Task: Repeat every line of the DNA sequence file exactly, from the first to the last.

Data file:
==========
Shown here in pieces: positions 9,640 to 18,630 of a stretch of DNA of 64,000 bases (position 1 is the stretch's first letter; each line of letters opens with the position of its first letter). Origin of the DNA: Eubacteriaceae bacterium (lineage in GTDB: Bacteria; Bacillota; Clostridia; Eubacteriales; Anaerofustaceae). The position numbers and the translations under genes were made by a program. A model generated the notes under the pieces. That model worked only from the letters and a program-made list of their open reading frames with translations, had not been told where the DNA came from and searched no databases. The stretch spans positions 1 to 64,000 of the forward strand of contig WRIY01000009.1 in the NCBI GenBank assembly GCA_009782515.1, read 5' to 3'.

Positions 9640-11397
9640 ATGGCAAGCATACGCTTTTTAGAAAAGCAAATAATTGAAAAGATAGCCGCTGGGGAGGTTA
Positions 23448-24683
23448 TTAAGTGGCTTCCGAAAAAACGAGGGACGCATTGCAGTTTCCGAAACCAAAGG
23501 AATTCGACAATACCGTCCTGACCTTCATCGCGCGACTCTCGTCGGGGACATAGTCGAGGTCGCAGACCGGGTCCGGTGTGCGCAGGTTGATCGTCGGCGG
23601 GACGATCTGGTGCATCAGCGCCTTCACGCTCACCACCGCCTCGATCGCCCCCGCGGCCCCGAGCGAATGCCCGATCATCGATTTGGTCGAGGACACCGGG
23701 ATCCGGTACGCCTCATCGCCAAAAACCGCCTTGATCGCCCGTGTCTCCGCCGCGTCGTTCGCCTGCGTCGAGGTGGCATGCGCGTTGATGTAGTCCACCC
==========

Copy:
Shown here in pieces: positions 9,640 to 18,630 of a stretch of DNA of 64,000 bases (position 1 is the stretch's first letter; each line of letters opens with the position of its first letter). Origin of the DNA: Eubacteriaceae bacterium (lineage in GTDB: Bacteria; Bacillota; Clostridia; Eubacteriales; Anaerofustaceae). The position numbers and the translations under genes were made by a program. A model generated the notes under the pieces. That model worked only from the letters and a program-made list of their open reading frames with translations, had not been told where the DNA came from and searched no databases. The stretch spans positions 1 to 64,000 of the forward strand of contig WRIY01000009.1 in the NCBI GenBank assembly GCA_009782515.1, read 5' to 3'.

Positions 9640-11397
9640 ATGGCAAGCATACGCTTTTTAGAAAAGCAAATAATTGAAAAGATAGCCGCTGGGGAGGTTA
Positions 23448-24683
23448 TTAAGTGGCTTCCGAAAAAACGAGGGACGCATTGCAGTTTCCGAAACCAAAGG
23501 AATTCGACAATACCGTCCTGACCTTCATCGCGCGACTCTCGTCGGGGACATAGTCGAGGTCGCAGACCGGGTCCGGTGTGCGCAGGTTGATCGTCGGCGG
23601 GACGATCTGGTGCATCAGCGCCTTCACGCTCACCACCGCCTCGATCGCCCCCGCGGCCCCGAGCGAATGCCCGATCATCGATTTGGTCGAGGACACCGGG
23701 ATCCGGTACGCCTCATCGCCAAAAACCGCCTTGATCGCCCGTGTCTCCGCCGCGTCGTTCGCCTGCGTCGAGGTGGCATGCGCGTTGATGTAGTCCACCC